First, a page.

Bethesda Lutheran Communities plans to build apartments for adults with developmental disabilities in Milwaukee
Watertown based Lutheran communities of Bethesda is moving forward with plans to bring a new model of housing for people with intellectual and developmental disabilities to the western part of Milwaukee, the first of what could be several similar developments in the area.
Bethesda plans to construct a 68-unit apartment building at 3200 W. Highland Blvd. which will include units for adults with intellectual and developmental disabilities and units for the elderly.
Bethesda leaders say the integrated approach to housing provides a safe home for people with disabilities while promoting greater inclusion in the community.
The $ 15.7 million project is planned as a 75,000 square foot building. Thirteen units would be dedicated to adults with intellectual and developmental disabilities and 55 units would be intended for people aged 55 and over. A total of 62 would be affordable housing and six would be market rate housing.
The facilities would include an approximately 1,100 square foot community service facility, community center, fitness center, green space, walking path and outdoor patio.
The nonprofit recently opened its first location using this housing model, called Cornerstone Village, in a suburb of Minneapolis.
âThere is a real need,â said Tom Campbell, vice president of real estate for Bethesda. âThe proof of concept is our Minneapolis project. Our reserve is full of people with intellectual disabilities. It’s a level two suburb there, so we think by the very nature of the people Highland is in, we’re going to help.
Campbell noted that many more new units are needed in Milwaukee to address housing issues for this population. There are approximately 40,000 adults in Milwaukee County with dementia and, according to national research, the majority of these people live with an aging parent or guardian, creating uncertainty about their living circumstances. future.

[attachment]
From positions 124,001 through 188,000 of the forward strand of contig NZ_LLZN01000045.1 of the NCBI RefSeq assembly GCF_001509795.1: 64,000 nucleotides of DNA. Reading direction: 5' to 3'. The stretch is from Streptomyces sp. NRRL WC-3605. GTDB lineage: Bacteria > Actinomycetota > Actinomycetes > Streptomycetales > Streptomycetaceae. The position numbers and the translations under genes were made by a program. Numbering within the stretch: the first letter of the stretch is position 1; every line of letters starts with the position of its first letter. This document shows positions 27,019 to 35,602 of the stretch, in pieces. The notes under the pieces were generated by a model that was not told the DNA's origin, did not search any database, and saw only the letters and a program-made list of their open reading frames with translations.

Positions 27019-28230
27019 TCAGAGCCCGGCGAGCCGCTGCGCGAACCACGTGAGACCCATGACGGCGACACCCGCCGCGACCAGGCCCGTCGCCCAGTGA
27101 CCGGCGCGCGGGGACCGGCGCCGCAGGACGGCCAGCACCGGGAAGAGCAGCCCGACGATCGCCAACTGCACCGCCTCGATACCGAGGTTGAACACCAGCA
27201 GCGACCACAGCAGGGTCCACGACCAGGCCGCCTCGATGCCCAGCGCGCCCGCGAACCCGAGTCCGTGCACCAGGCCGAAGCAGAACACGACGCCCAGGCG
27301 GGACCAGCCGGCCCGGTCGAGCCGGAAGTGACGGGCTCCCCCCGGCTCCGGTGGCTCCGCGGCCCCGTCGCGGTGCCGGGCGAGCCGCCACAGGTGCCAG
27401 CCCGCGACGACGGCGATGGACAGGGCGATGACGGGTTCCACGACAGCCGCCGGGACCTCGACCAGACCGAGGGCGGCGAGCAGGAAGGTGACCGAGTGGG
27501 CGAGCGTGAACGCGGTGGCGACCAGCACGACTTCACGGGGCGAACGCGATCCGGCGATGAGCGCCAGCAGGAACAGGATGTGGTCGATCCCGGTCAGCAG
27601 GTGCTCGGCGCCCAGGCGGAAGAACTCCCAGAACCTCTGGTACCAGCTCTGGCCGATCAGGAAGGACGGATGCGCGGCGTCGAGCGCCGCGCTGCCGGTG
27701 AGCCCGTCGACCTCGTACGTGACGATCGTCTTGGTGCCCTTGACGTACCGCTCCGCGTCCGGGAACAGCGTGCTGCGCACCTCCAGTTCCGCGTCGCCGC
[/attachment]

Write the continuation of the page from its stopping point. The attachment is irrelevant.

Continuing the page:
The planned Milwaukee development is one of four additional locations Bethesda currently has under construction – including a suburban site in St. Paul and two in the Sacramento, California area.
Bethesda is also working with Elm Grove-based Luther Group LLC on another housing development in Milwaukee that would include around 100 units. Campbell said the organization is in control of the site’s location but is not yet disclosing it.
âOur goal here is really to roll out multiple developments,â said Campbell. âWe are working within the metro to create additional housing communities to fill this unmet need. â¦ This concept really allows people with intellectual disabilities to lead more independent lives. These are not licensed installations; these are apartment communities where support services are put in place to enable these people to lead independent lives.
The Cornerstone Village – Highland project received tax credits from the Wisconsin Housing and Economic Development Authority in April.
Attorney Aurora Health donated the property at 3200 W. Highland, which was once his Aurora Family Services building, in Bethesda for the project. Bethesda plans to demolish the building and construct the building on site. The Greater Milwaukee Foundation provided a pre-construction expense grant.
The Milwaukee Center for Independence is expected to provide services – such as benefits advocacy, employment and vocational training, case management and art, music, pets and horticultural therapy – on-site in the new establishment.
Bethesda retained the services of Quorum Architects and Cardinal Capital Management to design and construct the building. The organization has also worked with Near West Side Partners on community engagement efforts.
âCornerstone Village is truly a community – a community not only for the residents who live in the housing community itself, but also for the outdoors. So how can we impact this surrounding neighborhood? We are looking for partners, âsaid Campbell.
Bethesda plans to open the Highland facility in the spring of 2022.